Colson: Could our trains be our saviors, too?
I’ve been a fan of train travel for most of my adult life, starting when I was about 12, and took a train by myself from Los Angeles to Chicago at the end of a road-trip to LA with my best buddy’s family.
That was back when there was a direct train from LA through Las Vegas, Nevada, Colorado (passing through Glenwood Springs), and crossing the Great Plains before coming to rest at the Windy City’s Union Station (where my parents picked me up).
Since that mind-blowing trip, I have made a point of eschewing air travel in favor of the rails as often as possible, including numerous train voyages between Colorado and Wisconsin to visit family and old friends.
I got to thinking about trains after reading a news story about the vital contribution of Ukraine’s rail system to that country’s heroic efforts to stave off Russia’s ongoing, illegal, and inhumane invasion.
The story points out that the old Russian Empire went all-in on trains back in the mid-1800s, including construction of Ukraine’s (Though, it apparently was called Galicia back then and was an undifferentiated section of the empire), and that, at one point in history, Ukraine was the source of 75% of all exports from Russia to the rest of the world.
That’s right, 75%, which gives greater context to Russian President Vladimir Putin’s crazed bid to destroy the Ukraine in order to own it again.
He knows very well that the Ukraine’s agricultural bounty is critical to the continued viability of the new Russia, and he pretends that Ukrainians would be much better off being under Russia’s thumb than it would if, say, it became aligned with NATO and the West in general.
We all know Putin is lying like a dog on a rug, and part of the proof of this is his ongoing bombardment of, well, just about every industrial, government, residential, and health-care facility he can hit with his missiles. Even if he somehow forces the Ukrainian army to capitulate, Russia’s economy may well collapse, either from the financial drain of the war or from the costs associated with rebuilding everything he has destroyed — or both.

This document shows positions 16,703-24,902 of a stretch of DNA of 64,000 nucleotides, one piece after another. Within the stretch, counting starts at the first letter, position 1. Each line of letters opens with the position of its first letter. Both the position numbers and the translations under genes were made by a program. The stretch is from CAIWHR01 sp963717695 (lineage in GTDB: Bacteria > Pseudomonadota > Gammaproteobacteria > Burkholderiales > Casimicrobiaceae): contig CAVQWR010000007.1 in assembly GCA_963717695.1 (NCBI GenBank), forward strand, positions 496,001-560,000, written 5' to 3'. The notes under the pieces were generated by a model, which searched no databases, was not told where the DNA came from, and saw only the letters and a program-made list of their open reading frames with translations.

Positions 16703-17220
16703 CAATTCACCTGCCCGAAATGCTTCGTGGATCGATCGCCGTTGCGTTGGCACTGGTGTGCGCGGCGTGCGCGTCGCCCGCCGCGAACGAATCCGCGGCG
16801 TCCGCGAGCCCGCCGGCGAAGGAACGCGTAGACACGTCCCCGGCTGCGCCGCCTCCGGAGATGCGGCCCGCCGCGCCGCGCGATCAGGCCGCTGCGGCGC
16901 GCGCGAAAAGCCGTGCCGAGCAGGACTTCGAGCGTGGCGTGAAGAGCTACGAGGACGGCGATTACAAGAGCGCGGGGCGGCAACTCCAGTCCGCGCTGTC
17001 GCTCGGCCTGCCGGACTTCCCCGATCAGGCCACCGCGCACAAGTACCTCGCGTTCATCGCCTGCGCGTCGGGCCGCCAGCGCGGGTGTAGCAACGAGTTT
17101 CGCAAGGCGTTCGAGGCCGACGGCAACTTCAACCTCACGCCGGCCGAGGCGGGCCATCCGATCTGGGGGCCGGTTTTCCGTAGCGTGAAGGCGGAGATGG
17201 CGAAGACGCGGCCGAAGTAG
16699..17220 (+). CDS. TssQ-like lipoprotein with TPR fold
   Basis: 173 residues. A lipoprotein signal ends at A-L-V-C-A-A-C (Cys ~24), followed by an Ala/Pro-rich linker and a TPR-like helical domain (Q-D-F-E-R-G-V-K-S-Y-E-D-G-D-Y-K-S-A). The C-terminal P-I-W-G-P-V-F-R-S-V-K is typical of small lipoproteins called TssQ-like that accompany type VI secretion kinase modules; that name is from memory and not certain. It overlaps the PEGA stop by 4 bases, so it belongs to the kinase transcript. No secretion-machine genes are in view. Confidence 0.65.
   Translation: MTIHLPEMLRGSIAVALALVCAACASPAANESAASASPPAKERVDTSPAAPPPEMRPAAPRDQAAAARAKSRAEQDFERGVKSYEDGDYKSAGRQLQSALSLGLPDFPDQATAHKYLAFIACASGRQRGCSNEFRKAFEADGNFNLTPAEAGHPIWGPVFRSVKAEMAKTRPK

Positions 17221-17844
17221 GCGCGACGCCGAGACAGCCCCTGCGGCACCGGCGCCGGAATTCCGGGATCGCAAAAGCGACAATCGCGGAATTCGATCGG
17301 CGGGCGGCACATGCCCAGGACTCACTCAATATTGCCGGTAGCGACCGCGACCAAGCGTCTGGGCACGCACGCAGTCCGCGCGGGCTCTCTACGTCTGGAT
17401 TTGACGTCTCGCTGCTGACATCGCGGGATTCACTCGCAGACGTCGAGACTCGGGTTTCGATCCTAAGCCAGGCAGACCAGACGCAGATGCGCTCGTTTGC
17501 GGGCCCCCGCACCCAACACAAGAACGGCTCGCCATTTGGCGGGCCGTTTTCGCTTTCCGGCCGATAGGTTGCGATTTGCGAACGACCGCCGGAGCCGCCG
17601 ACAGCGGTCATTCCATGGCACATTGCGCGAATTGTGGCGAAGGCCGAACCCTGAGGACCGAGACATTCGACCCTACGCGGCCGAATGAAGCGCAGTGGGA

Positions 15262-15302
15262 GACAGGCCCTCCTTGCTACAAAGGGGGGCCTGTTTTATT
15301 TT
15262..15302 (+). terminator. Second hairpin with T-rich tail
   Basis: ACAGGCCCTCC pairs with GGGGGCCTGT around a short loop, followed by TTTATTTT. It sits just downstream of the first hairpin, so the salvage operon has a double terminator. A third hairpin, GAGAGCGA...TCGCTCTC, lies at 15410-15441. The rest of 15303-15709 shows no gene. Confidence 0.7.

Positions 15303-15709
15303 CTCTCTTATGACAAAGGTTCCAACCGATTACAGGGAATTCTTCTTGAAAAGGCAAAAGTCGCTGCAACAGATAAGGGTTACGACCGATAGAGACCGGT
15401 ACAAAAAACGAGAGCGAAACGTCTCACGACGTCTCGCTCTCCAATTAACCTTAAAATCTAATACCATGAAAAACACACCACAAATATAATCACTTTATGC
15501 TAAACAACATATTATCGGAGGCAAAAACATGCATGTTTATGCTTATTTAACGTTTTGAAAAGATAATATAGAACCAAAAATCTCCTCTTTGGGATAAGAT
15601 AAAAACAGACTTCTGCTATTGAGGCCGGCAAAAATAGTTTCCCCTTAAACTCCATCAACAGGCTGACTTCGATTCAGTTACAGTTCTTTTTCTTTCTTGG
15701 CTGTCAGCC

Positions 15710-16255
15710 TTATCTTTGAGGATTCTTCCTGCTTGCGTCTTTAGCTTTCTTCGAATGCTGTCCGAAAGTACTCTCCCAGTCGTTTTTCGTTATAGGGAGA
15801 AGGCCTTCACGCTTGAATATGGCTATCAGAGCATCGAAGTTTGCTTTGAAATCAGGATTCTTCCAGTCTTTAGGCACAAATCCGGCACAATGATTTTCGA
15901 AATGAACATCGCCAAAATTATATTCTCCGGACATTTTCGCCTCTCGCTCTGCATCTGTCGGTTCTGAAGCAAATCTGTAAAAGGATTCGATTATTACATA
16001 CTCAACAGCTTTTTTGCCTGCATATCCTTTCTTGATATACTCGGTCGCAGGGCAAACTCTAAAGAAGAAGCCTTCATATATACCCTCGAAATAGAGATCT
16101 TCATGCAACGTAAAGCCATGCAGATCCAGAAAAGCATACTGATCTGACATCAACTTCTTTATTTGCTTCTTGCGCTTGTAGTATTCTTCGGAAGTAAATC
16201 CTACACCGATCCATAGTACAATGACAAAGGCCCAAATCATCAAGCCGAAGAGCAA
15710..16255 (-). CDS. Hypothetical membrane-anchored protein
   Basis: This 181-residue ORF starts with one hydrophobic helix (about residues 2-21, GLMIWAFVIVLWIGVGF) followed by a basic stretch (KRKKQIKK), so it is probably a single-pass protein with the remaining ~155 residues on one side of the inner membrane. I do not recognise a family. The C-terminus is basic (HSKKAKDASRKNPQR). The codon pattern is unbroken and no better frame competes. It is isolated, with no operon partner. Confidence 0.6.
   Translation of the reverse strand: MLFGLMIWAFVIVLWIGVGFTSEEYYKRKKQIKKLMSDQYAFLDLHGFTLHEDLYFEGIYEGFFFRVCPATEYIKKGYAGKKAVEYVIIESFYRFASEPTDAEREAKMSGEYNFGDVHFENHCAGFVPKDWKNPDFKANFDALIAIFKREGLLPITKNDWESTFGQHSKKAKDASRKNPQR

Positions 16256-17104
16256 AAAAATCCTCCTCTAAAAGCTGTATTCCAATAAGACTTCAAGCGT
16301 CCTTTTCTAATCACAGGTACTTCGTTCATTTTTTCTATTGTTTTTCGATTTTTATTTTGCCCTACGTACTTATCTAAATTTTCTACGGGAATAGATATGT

In the meantime, according to the story by reporter Sarah A. Topol in last weekend’s New York Times, the country’s rail system has transformed itself from a decaying holdover from earlier neglect at the hands of both the former empire and of the corrupt regime that Putin controls into a crucial part of the Ukrainian resistance to Putin’s takeover efforts.
I highly recommend reading the article. It’s a fascinating account of what dedicated rail workers can do to hold a nation together and keep it on an effective war footing even under the kind of withering attacks launched by Russia’s dictator.
And, it got me thinking about our own decaying rail infrastructure here in the United States, and what its role might be should this country ever come under the kind of military assaults causing so much death and suffering in the Ukraine.
Would the various freight-rail companies come together with Amtrak to offer a way for transporting goods, soldiers, military equipment, and other supplies to far-flung locales all over this vast country of ours?
Would the managers, administrators, and workers rally to the cause, as has happened in the Ukraine, providing everything from transport to temporary housing for those who have lost their homes? You should understand that, according to the story, Ukrainians are just as divided as we are on a host of topics, but all those differences seem to have been subsumed by the perception that the only option is to stand and fight before they lose it all.
Would our rail companies offer free train rides to evacuees, put together free-food services for embattled people who may not have had a hot meal in weeks, and perform other tasks of mercy and patriotic resolve?
Or, would our current political malaise get in the way of any such national unification?
Would the apparent unwillingness of the electorate derail (pun intended) whatever love of country we still hold in our hearts, and open the way for some sort of capitulation or defeat?
I truly do not know, though I hope we would find a way to come together, as the Ukrainians have, to fight off a hostile takeover.
And, before anyone out there says, “This could never happen here,” just remember that we have already hosted two crippling wars within our borders, one against the British in the 1770s, and the other against ourselves in the 1860s.
So, yes, it is possible that we could find ourselves the object of an attempted military conquest at some point in our future.
And, in order to be ready, I’d say a good start at preparedness would be heightened support for our rail systems — freight and passenger — in the years ahead.
Think about it.
John Colson can be reached at firstname.lastname@example.org.